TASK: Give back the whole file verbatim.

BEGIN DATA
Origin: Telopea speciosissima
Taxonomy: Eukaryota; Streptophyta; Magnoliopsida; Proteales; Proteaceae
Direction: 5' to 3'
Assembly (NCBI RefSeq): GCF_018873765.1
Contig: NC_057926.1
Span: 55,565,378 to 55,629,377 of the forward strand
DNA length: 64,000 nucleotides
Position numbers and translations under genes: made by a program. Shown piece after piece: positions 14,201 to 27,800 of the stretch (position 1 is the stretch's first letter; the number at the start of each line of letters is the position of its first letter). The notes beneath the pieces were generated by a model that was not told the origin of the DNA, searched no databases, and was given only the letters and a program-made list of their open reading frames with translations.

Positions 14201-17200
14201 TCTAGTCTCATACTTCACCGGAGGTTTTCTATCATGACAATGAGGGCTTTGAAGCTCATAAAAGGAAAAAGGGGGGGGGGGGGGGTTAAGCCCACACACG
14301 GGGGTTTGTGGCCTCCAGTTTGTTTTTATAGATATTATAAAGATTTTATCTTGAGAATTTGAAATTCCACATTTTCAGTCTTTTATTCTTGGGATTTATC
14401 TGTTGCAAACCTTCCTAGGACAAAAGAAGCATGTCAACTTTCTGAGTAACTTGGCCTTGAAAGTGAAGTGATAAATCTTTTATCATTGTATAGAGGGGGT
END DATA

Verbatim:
Origin: Telopea speciosissima
Taxonomy: Eukaryota; Streptophyta; Magnoliopsida; Proteales; Proteaceae
Direction: 5' to 3'
Assembly (NCBI RefSeq): GCF_018873765.1
Contig: NC_057926.1
Span: 55,565,378 to 55,629,377 of the forward strand
DNA length: 64,000 nucleotides
Position numbers and translations under genes: made by a program. Shown piece after piece: positions 14,201 to 27,800 of the stretch (position 1 is the stretch's first letter; the number at the start of each line of letters is the position of its first letter). The notes beneath the pieces were generated by a model that was not told the origin of the DNA, searched no databases, and was given only the letters and a program-made list of their open reading frames with translations.

Positions 14201-17200
14201 TCTAGTCTCATACTTCACCGGAGGTTTTCTATCATGACAATGAGGGCTTTGAAGCTCATAAAAGGAAAAAGGGGGGGGGGGGGGGTTAAGCCCACACACG
14301 GGGGTTTGTGGCCTCCAGTTTGTTTTTATAGATATTATAAAGATTTTATCTTGAGAATTTGAAATTCCACATTTTCAGTCTTTTATTCTTGGGATTTATC
14401 TGTTGCAAACCTTCCTAGGACAAAAGAAGCATGTCAACTTTCTGAGTAACTTGGCCTTGAAAGTGAAGTGATAAATCTTTTATCATTGTATAGAGGGGGT